TALAS, Kyrgyzstan (Reuters) - For hours now, Doolot Sydykov has been sitting on a platform in the middle of Bishkek’s main square, half-singing, half-speaking, eyes closed and rocking from side to side.
The sight of Sydykov in a trance-like state, dressed in traditional Kyrgyz garb and a fur hat, is striking. But every Kyrgyz will know that he is reciting the Epic of Manas, a poem half a million lines long about the history of their homeland, and that he is one of the manaschi, the professional storytellers who have passed it down over the generations.
The epic is recited at many public events, including at the political rallies which ultimately toppled the Bishkek government two months ago, bringing nationalist politician Sadyr Japarov to power.
Last month, Sydykov, a well-known manaschi, launched a challenge to promote his art by reciting the Epic of Manas non-stop for over 14 hours on Bishkek’s Ala Too Square. Other manaschi performed similar feats, with one reciting the poem on top of a mountain 4,000 metres above sea level.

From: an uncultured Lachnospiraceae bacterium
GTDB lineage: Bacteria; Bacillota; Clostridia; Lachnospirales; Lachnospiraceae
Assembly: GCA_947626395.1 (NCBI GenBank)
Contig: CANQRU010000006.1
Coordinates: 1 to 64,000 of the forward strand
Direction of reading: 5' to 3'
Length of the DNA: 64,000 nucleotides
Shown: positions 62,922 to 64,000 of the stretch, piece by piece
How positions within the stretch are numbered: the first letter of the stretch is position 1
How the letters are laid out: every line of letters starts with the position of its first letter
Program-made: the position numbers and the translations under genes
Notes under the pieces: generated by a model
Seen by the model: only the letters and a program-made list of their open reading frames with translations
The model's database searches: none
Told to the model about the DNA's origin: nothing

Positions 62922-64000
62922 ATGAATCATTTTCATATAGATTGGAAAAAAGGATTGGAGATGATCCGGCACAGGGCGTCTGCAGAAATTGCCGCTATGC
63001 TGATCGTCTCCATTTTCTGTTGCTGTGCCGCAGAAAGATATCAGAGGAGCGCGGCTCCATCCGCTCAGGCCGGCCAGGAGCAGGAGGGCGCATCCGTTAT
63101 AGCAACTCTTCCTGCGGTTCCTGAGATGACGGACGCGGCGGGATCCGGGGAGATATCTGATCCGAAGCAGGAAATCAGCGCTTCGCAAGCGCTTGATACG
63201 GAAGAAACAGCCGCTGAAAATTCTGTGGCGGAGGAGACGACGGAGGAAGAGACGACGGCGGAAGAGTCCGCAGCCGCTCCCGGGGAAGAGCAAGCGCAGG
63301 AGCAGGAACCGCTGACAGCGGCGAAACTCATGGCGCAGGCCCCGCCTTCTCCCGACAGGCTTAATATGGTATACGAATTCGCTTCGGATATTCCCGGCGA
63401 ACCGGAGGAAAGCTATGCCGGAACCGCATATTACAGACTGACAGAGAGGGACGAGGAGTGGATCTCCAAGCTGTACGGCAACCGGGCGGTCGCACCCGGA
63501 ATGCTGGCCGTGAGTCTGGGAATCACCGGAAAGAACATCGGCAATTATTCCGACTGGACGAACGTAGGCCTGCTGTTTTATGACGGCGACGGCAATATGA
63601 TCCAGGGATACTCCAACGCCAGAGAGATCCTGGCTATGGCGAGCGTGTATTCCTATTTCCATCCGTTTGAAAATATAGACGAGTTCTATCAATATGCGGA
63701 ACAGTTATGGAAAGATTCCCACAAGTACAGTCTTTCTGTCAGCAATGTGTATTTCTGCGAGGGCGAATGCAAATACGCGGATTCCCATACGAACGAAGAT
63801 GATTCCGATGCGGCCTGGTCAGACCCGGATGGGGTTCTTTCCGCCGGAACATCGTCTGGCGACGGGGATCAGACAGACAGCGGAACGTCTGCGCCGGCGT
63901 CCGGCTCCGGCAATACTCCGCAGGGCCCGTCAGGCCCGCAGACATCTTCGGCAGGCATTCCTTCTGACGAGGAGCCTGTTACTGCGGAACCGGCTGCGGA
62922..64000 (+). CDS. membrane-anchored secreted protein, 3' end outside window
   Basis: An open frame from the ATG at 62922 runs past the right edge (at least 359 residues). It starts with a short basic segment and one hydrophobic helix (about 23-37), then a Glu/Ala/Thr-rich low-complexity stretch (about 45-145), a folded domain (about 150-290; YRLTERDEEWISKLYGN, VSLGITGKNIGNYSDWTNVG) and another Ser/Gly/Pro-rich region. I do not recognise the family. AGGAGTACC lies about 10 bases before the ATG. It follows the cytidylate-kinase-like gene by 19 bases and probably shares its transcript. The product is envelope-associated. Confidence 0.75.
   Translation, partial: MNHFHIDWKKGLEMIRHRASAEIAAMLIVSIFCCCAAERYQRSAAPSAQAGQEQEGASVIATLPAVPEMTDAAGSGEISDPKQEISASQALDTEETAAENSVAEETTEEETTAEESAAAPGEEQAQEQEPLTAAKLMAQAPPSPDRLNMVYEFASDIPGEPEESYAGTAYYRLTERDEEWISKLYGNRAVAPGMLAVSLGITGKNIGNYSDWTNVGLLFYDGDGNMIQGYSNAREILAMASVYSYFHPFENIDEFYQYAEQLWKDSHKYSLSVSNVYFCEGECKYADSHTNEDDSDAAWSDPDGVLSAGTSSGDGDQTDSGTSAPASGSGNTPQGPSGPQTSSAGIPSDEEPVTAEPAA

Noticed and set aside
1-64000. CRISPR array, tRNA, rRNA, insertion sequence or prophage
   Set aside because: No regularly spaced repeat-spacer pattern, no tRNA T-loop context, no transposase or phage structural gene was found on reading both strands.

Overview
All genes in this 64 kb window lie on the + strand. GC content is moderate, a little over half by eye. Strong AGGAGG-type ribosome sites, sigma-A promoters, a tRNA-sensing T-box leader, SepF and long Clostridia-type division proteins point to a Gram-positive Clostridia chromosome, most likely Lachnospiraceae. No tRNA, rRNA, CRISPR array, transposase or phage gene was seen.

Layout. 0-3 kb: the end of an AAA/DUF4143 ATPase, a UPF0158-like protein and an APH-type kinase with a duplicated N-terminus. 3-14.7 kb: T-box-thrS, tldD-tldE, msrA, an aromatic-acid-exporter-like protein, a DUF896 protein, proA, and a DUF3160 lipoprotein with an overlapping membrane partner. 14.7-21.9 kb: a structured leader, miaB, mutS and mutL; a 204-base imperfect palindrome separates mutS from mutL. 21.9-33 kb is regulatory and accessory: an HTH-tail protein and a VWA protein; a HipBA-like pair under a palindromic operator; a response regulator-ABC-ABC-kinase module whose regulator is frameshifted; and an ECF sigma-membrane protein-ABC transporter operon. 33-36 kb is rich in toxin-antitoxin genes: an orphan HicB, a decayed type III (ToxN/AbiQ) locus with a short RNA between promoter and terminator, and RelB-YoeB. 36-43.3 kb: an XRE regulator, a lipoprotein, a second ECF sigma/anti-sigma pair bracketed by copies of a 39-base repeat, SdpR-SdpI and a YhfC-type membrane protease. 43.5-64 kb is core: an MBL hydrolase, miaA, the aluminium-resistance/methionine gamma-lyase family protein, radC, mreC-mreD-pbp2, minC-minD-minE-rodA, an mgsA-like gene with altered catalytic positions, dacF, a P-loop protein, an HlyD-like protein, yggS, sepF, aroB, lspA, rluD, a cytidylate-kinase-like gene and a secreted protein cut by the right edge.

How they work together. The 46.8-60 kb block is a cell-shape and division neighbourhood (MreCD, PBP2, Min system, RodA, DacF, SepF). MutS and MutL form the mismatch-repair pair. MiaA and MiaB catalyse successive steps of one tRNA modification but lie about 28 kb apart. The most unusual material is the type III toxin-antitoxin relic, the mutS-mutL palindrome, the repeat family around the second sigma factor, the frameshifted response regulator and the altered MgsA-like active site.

The poem strikes a chord with the current mood, recounting the story of a medieval military and political leader credited with reuniting scattered Kyrgyz tribes and reclaiming their homeland in the northeastern part of the Tian Shan mountain range.
“To Kyrgyzstan, Manas is sacred,” Sydykov says.
Sydykov’s campaign to promote Manas coincides with a nationalist resurgence in Kyrgyzstan’s society and politics. Even before Japarov’s rise to power, a right-wing movement gained prominence whose name, Kyrk Choro (Fourty Knights) is a reference to the Manas epic.
Reporting by Marlis Myrzakul uulu; Writing by Olzhas Auyezov; Editing by Raissa Kasolowsky
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